Australian professor calls for Vitamin D fortification of milk but can mushrooms provide alternative solution?
- June 12, 2012
- Amy Brown
At a conference in Melbourne today (Tuesday 12 June 2012), a leading Australian nutrition expert called for an urgent increase in Vitamin D to milk to be authorized by the government.
At the conference, run by the Australian Academy of Science National Committee for Nutrition, Professor Caryl Nowsom from Deakin University called Vitamin D deficiency a “significant problem” in Australia. She said, “Our recent study showed that of 11,500 Australians, one third were Vitamin D deficient. This study also found that 50% of women in Victoria were deficient in Vitamin D.”
Professor Nowsom told Australian Food News she would like to see milk in Australia and New Zealand supplemented with low levels of Vitamin D. When asked about the potential side-effects of allowing more Vitamin D into the food supply, she said, “We’re talking about adding very low levels – the same levels that have been added to milk in Canada for the last 35 years without any problem.”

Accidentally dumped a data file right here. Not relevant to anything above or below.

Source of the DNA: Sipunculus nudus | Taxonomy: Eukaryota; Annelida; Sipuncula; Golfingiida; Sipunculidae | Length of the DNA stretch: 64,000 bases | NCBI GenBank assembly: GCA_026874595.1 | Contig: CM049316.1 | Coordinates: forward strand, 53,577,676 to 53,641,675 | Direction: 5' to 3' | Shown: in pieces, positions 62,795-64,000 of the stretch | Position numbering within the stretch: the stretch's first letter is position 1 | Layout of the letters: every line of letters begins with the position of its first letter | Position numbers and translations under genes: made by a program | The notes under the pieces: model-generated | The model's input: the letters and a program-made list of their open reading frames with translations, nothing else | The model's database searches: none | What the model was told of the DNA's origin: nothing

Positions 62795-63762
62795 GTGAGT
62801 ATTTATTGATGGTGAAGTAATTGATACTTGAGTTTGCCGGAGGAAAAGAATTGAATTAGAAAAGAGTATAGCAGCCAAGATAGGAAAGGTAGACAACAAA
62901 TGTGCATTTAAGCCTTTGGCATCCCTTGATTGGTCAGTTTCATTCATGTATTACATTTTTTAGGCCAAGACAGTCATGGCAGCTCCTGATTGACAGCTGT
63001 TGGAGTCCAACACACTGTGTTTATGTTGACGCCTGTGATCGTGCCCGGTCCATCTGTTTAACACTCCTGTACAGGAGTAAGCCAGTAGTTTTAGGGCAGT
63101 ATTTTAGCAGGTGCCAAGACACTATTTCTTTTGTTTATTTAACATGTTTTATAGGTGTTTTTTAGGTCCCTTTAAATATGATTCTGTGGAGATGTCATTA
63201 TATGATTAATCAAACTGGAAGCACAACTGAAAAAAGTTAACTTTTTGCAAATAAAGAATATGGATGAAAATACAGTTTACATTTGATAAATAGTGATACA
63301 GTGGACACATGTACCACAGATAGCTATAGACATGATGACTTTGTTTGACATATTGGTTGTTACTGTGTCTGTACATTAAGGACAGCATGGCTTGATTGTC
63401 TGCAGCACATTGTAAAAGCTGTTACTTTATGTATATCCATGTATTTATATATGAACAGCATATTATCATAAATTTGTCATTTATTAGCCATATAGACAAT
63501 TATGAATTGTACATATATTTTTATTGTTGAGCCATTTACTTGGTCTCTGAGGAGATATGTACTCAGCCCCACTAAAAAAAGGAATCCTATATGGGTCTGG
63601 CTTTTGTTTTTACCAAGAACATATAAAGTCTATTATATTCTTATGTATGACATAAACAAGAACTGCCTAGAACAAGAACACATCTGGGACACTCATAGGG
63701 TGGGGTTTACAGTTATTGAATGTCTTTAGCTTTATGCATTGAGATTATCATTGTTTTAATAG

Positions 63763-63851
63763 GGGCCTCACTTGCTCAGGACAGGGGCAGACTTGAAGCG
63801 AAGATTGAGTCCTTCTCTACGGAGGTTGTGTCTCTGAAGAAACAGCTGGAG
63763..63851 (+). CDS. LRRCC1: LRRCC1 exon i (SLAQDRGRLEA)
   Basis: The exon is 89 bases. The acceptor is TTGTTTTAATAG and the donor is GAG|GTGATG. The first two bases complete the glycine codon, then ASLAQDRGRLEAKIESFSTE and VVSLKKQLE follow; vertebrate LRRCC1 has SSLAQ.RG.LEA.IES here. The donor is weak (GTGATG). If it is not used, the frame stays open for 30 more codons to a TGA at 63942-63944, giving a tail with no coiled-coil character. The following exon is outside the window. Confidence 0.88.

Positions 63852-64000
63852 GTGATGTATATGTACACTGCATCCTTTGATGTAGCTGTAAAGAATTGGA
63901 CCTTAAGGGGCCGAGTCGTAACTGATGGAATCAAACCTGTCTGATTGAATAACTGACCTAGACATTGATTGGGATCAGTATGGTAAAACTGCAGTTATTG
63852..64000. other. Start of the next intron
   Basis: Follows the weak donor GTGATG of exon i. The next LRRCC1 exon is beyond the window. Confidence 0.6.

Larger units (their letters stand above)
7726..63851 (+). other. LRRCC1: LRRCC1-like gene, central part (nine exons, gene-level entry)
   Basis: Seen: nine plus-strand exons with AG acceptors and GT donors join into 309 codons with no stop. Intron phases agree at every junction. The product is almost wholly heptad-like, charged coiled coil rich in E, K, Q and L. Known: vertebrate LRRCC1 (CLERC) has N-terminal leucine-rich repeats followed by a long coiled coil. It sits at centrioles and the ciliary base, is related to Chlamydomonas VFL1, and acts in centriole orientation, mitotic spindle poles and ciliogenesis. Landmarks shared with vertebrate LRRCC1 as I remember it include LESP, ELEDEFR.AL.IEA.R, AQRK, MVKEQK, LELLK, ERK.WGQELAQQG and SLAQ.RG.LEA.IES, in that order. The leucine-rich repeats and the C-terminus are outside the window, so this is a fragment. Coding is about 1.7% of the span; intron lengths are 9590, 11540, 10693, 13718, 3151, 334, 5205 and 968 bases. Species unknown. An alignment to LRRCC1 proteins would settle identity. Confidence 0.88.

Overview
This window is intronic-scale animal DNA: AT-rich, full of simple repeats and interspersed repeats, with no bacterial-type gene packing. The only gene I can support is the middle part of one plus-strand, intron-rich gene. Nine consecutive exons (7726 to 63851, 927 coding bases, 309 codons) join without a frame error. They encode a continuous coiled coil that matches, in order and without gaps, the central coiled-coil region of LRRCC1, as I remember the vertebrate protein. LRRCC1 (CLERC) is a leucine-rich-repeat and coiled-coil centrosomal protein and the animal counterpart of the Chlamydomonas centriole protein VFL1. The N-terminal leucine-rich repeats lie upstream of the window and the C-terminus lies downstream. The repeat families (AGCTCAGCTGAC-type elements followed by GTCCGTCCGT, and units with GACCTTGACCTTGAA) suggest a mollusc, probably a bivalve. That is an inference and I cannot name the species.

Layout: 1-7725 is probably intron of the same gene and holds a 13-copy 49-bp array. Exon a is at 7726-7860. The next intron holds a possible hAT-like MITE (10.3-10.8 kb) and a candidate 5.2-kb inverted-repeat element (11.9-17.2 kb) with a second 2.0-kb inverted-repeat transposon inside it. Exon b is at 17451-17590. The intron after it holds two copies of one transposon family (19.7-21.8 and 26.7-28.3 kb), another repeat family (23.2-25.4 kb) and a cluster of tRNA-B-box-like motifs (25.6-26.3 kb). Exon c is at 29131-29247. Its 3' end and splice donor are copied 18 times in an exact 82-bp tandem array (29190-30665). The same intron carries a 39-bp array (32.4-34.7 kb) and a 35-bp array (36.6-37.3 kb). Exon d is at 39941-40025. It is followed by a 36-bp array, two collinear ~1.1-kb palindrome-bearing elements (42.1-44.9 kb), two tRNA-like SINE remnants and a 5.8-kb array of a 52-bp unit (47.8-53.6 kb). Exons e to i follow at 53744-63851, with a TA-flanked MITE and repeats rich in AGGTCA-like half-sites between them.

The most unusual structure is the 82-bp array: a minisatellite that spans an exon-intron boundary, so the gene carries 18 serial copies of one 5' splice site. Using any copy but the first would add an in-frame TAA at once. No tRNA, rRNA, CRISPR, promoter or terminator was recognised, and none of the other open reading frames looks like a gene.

Professor Nowsom said, “Generally our intake of Vitamin D is 2 – 3 micrograms per day; the supplement in milk would increase this to 6 – 7 micrograms per day. This would help to target seasonal decline and prevent diseases such as Rickets, a softening of the bones caused by Vitamin D deficiency.”
Vitamin D mushrooms
Greg Seymour, general manager of the Australian Mushroom Growers’ Association, was also a speaker at the Symposium this afternoon and suggested that mushrooms may provide a natural solution to Australia’s Vitamin D deficiency.
Western Australia is soon to have Vitamin-D enhanced mushrooms. Two mushroom producers have found that three seconds under a UV light allows mushrooms to generate an amount of Vitamin D higher than the recommended daily intake.